How Twitter Should Implement the ‘Edit Tweet’ Button

2021, social media -

How Twitter Should Implement the ‘Edit Tweet’ Button

The lack of an edit tweet function on Twitter has been a hot topic for a while now. We frequently make mention of it on our blog because of the endless memes and continuous outcry for it. No matter how much Twitter peeps plead, it's tough to gauge whether an 'Edit Tweet' button will ever arrive. Nevertheless, even if the chances of an edit button being a part of Twitter is less than likely, let’s discuss the ways in which Twitter could implement it. 

Putting context at the forefront

One of the main issues on why an edit button could mess up the nature of tweets is how it could take some tweets out of context. For example: imagine seeing an unsuspecting tweet on your timeline that is starting to rack up some likes and retweets. If an edit button existed, the author of the original tweet could choose to edit the content of the tweet several hours after it was posted, and by the time it has reached its peak numbers, the overall content of the tweet had already been altered to something completely different. This can be used to manipulate opinions, spread misinformation, deliver shady marketing tactics, and more. 

To avoid this from happening, one of the first things Twitter could do an edit button is giving users access to tweet’s changes history. A changes history will not only let users see what has been modified from the original tweet but may also provide users assurance that the context of the tweet they're reading isn't too far off from the original tweet. 

The changes history may also show versions of the tweet that only have been massively modified from the original tweet (e.g. if 10 characters or more have been modified, it will reflect in the tweet’s changes history). That way, typos will still be hidden from the public’s eye.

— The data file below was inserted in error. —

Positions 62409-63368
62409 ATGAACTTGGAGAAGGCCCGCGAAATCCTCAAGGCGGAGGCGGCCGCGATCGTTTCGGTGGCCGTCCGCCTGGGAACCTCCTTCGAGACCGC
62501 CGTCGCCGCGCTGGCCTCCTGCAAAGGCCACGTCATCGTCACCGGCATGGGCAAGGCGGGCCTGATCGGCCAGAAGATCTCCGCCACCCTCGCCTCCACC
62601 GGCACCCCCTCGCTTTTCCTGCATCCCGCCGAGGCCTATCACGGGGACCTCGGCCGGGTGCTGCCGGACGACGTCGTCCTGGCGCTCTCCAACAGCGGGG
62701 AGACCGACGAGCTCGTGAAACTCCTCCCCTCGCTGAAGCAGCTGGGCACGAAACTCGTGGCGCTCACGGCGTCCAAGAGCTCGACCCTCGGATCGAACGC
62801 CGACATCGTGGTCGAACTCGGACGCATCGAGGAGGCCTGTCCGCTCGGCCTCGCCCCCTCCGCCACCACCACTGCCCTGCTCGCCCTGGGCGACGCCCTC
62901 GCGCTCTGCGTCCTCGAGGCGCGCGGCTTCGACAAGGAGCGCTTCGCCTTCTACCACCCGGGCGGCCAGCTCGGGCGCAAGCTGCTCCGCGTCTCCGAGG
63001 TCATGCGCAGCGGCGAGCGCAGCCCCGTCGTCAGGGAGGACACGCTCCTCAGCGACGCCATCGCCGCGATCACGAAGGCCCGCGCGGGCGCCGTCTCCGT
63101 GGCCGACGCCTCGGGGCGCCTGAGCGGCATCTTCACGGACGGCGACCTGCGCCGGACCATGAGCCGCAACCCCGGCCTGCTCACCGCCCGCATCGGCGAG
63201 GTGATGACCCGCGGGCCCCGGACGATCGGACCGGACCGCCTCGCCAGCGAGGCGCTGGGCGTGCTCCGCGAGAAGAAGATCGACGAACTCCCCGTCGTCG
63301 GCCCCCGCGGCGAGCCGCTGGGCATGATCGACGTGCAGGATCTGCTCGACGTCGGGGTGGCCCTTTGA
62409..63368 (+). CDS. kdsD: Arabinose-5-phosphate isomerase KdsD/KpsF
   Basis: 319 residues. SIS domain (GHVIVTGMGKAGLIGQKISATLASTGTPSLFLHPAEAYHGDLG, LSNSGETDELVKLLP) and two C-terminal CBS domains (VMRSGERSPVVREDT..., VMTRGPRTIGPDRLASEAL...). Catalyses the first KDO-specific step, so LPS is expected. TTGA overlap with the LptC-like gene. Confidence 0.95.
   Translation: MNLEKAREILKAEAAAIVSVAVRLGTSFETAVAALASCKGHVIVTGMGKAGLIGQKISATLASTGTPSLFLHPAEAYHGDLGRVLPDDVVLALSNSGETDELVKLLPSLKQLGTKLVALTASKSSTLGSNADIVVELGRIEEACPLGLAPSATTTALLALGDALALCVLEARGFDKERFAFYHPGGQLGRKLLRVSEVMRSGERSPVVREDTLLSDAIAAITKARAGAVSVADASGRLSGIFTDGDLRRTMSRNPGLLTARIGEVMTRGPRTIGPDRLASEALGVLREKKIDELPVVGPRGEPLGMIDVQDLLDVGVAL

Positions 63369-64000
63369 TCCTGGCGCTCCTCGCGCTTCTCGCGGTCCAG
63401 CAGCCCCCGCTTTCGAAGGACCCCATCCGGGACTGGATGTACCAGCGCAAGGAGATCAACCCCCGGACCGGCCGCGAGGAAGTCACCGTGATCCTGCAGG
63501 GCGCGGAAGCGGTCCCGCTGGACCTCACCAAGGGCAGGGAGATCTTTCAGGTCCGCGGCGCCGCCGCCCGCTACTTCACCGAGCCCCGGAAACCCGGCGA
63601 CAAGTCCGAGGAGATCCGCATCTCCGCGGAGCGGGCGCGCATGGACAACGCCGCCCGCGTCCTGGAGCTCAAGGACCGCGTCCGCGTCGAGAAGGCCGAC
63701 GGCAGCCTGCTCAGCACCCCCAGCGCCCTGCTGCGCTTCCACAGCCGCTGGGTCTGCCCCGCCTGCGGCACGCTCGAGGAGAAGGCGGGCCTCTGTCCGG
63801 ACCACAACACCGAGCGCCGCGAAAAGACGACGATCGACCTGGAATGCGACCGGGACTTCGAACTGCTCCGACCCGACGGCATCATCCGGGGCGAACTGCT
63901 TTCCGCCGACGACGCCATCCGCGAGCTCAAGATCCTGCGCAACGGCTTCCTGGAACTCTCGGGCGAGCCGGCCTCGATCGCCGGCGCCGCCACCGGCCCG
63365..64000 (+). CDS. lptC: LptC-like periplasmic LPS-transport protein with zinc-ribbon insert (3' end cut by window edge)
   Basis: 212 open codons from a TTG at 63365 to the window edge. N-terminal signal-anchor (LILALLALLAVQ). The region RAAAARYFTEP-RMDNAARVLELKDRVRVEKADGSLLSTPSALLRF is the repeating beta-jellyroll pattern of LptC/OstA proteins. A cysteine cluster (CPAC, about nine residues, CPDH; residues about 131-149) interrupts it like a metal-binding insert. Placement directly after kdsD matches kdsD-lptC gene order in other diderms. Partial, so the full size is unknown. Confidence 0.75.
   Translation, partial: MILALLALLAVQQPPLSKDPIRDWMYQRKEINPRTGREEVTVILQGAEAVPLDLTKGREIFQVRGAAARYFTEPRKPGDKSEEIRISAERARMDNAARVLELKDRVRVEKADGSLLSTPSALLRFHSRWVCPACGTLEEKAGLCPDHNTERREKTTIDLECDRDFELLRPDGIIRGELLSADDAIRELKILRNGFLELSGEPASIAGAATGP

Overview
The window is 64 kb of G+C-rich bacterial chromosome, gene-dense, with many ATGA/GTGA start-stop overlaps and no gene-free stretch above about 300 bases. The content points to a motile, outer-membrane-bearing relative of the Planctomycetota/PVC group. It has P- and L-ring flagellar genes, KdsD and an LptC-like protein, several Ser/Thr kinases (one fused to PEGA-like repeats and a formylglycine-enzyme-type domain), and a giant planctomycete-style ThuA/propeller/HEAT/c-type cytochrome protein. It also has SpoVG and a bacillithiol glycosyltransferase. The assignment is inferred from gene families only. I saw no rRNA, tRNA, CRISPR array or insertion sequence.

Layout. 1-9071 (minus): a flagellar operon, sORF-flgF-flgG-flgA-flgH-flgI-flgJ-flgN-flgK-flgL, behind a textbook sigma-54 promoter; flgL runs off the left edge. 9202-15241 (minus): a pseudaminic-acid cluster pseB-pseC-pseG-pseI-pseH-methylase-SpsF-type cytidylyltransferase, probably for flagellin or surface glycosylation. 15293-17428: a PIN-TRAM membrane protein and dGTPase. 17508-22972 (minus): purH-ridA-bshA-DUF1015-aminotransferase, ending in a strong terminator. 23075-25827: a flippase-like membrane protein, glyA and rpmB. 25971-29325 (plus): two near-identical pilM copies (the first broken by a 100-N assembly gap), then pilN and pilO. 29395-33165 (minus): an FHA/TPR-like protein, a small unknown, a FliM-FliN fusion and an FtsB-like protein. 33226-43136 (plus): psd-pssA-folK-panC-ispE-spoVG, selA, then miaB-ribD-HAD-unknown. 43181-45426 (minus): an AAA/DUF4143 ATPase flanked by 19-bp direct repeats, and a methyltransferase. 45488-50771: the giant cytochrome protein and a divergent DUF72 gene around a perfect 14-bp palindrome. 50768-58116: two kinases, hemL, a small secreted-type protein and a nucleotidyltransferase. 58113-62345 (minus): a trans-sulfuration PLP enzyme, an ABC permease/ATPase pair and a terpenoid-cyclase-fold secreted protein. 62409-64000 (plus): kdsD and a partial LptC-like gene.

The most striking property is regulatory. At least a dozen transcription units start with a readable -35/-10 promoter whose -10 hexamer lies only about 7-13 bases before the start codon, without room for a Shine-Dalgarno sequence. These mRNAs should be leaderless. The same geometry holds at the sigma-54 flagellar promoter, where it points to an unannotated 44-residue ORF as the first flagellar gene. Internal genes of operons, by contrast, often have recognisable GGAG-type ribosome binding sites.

Implementing an internal timer for edits

Another suggestion that the Twitterverse has come up with is an internal timer for edits. An internal timer will serve as sort of a countdown system that tells how much time users have until they can’t edit their tweets anymore. Some users have suggested that the internal timer can range from 5 minutes to 10 minutes, while others demand a 1 hour one. No matter how long the timer is though, it is a feature that will be welcomed by most users whenever Twitter decides to pull the trigger on the edit button. 

The 'Undo' time window

Others have also suggested an undo button instead of an edit button, where users can undo any Tweet they put out within a specific time window. Though an undo button is cool, it is undeniable that some mistakes the community makes are only spotted 5 to 10 mins after the tweet had been published. Though users could also just use the delete tweet button if this happens.  

                   via @wongmjane/Twitter 

Implementing an undo feature within a specific time frame could work, but it may not be the cleanest implementation of a Twitter edit button.
Although no implementation of an edit button will ever be considered "perfect" and some smart users will probably still find ways to abuse it to some extent, these three suggestions are the most compelling ideas at the moment. 

Harsh truth: the edit button isn’t getting added any time soon

Unfortunately, the possibility of tweets being taken out of context isn’t the definite reason (though it may still be one) why Twitter’s CEO, Jack Dorsey, is very much against the addition of an edit button. Back in 2020, WIRED Tech Support featured Jack and of course, the infamous question regarding an edit button. He basically confirmed that Twitter is never getting an edit button since he wanted to keep the old vibes of text messages being permanent and unalterable.  


Though his stance makes sense to some extent, the public outcry for an edit button continues without an end in sight. 

At the end of the day, Twitter is still Twitter—with or without an edit button. There are no really other platforms like it, and as much as the Twitterverse hate some of the company’s decision, they have no choice but to stay and rant about it on the very platform itself: Twitter. Needless to say, we love Twitter—it is where we get content for hilarious tweets like these and turn them into your favorite tops! 

What's your take on the edit button? Are you part of the Twitter peeps that desperately want it, or have you given up on it? Share your thoughts down below! 

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